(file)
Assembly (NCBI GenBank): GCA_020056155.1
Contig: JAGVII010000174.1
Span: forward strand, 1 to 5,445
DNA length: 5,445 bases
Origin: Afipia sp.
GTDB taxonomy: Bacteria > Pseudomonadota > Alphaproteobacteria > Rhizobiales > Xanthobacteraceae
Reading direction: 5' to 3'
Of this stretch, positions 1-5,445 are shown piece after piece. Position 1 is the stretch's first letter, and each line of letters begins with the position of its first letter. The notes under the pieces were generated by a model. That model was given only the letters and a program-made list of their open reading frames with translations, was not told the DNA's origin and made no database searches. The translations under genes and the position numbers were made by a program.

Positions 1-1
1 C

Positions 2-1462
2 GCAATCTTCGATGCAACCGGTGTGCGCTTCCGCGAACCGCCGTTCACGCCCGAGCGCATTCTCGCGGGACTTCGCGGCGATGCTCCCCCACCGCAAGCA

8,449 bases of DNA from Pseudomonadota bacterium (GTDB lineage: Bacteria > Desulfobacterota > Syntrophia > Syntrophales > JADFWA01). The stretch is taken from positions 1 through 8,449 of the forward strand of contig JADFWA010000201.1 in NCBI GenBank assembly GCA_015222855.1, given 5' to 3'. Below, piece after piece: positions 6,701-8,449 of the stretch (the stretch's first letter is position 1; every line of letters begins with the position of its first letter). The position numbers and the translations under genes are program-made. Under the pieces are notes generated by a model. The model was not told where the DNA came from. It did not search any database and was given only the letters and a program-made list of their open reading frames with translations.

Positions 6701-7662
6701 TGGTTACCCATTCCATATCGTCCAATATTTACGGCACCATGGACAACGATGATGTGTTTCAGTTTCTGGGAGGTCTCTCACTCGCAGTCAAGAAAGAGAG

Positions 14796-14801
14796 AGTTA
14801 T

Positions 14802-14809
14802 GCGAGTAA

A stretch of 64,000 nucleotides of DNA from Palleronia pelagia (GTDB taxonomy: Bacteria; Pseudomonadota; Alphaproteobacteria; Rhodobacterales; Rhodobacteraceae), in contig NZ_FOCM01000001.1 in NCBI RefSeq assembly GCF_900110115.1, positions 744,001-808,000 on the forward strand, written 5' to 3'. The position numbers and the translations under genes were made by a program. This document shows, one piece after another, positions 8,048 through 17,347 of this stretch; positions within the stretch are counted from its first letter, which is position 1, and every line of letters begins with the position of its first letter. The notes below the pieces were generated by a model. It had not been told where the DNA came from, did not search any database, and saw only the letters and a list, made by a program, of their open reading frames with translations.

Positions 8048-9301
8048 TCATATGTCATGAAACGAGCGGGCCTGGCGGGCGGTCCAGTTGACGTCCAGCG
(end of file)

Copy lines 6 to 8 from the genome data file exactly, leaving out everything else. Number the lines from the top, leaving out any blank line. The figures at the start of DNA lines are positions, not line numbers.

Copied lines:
GTDB taxonomy: Bacteria > Pseudomonadota > Alphaproteobacteria > Rhizobiales > Xanthobacteraceae
Reading direction: 5' to 3'
Of this stretch, positions 1-5,445 are shown piece after piece. Position 1 is the stretch's first letter, and each line of letters begins with the position of its first letter. The notes under the pieces were generated by a model. That model was given only the letters and a program-made list of their open reading frames with translations, was not told the DNA's origin and made no database searches. The translations under genes and the position numbers were made by a program.